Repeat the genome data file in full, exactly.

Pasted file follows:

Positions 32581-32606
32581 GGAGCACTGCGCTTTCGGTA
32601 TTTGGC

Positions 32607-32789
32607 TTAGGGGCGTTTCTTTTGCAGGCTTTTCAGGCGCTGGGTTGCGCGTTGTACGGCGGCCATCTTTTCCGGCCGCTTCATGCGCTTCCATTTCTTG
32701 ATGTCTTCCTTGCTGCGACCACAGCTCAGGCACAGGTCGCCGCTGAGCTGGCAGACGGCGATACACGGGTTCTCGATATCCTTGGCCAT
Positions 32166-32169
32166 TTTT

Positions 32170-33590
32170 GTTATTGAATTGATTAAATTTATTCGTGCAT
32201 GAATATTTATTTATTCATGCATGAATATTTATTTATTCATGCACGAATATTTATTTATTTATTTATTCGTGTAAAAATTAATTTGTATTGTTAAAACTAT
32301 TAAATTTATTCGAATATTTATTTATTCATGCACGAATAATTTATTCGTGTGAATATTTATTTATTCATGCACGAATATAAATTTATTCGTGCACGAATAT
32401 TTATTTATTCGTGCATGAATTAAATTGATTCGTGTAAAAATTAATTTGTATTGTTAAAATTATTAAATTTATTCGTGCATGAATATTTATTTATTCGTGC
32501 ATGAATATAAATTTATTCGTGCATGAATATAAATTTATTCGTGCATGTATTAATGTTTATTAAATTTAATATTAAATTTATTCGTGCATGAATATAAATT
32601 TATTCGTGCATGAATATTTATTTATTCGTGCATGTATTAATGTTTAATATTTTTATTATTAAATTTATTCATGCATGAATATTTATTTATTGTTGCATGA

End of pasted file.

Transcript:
Positions 32581-32606
32581 GGAGCACTGCGCTTTCGGTA
32601 TTTGGC

Positions 32607-32789
32607 TTAGGGGCGTTTCTTTTGCAGGCTTTTCAGGCGCTGGGTTGCGCGTTGTACGGCGGCCATCTTTTCCGGCCGCTTCATGCGCTTCCATTTCTTG
32701 ATGTCTTCCTTGCTGCGACCACAGCTCAGGCACAGGTCGCCGCTGAGCTGGCAGACGGCGATACACGGGTTCTCGATATCCTTGGCCAT
Positions 32166-32169
32166 TTTT

Positions 32170-33590
32170 GTTATTGAATTGATTAAATTTATTCGTGCAT
32201 GAATATTTATTTATTCATGCATGAATATTTATTTATTCATGCACGAATATTTATTTATTTATTTATTCGTGTAAAAATTAATTTGTATTGTTAAAACTAT
32301 TAAATTTATTCGAATATTTATTTATTCATGCACGAATAATTTATTCGTGTGAATATTTATTTATTCATGCACGAATATAAATTTATTCGTGCACGAATAT
32401 TTATTTATTCGTGCATGAATTAAATTGATTCGTGTAAAAATTAATTTGTATTGTTAAAATTATTAAATTTATTCGTGCATGAATATTTATTTATTCGTGC
32501 ATGAATATAAATTTATTCGTGCATGAATATAAATTTATTCGTGCATGTATTAATGTTTATTAAATTTAATATTAAATTTATTCGTGCATGAATATAAATT
32601 TATTCGTGCATGAATATTTATTTATTCGTGCATGTATTAATGTTTAATATTTTTATTATTAAATTTATTCATGCATGAATATTTATTTATTGTTGCATGA